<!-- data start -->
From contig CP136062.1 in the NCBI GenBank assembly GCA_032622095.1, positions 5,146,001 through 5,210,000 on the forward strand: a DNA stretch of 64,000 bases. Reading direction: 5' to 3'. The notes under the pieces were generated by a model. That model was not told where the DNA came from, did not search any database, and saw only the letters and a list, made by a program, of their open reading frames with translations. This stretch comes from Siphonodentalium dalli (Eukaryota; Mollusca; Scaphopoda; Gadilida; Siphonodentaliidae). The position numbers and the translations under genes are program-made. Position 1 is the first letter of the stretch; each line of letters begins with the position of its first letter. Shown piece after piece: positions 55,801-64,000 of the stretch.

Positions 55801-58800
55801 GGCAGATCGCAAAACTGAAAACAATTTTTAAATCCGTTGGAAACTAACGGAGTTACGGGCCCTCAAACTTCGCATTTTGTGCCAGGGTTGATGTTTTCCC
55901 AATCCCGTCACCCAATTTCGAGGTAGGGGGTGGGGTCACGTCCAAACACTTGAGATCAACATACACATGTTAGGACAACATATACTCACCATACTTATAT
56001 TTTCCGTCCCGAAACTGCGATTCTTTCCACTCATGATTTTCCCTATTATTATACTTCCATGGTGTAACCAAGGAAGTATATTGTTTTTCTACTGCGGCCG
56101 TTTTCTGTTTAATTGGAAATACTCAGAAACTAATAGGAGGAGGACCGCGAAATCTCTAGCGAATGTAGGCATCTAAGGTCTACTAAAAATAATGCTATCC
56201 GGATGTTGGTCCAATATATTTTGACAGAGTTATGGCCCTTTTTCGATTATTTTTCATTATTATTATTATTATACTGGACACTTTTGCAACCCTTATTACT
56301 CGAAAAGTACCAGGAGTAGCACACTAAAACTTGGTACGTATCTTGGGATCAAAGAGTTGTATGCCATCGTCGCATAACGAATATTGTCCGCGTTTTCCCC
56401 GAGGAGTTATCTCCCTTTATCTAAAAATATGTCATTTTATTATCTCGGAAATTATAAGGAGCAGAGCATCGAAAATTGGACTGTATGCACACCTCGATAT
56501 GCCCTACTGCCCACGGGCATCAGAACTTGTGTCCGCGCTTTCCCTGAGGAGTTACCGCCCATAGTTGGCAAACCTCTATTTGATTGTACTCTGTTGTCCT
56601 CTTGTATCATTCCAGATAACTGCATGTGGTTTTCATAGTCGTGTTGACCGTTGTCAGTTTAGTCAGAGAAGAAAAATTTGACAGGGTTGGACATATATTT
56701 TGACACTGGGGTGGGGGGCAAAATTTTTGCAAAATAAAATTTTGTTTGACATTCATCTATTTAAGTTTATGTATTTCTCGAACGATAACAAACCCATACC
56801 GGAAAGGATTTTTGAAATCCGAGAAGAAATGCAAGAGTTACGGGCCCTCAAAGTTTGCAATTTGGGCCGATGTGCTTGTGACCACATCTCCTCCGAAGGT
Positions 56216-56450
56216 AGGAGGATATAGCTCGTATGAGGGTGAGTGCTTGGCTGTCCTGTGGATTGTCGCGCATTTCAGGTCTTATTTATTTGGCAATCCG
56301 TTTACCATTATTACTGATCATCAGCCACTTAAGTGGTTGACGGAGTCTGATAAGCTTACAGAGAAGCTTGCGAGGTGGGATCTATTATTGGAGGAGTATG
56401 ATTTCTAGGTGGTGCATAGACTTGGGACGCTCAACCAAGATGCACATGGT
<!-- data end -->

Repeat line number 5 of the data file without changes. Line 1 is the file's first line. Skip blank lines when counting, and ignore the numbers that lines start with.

56001 TTTCCGTCCCGAAACTGCGATTCTTTCCACTCATGATTTTCCCTATTATTATACTTCCATGGTGTAACCAAGGAAGTATATTGTTTTTCTACTGCGGCCG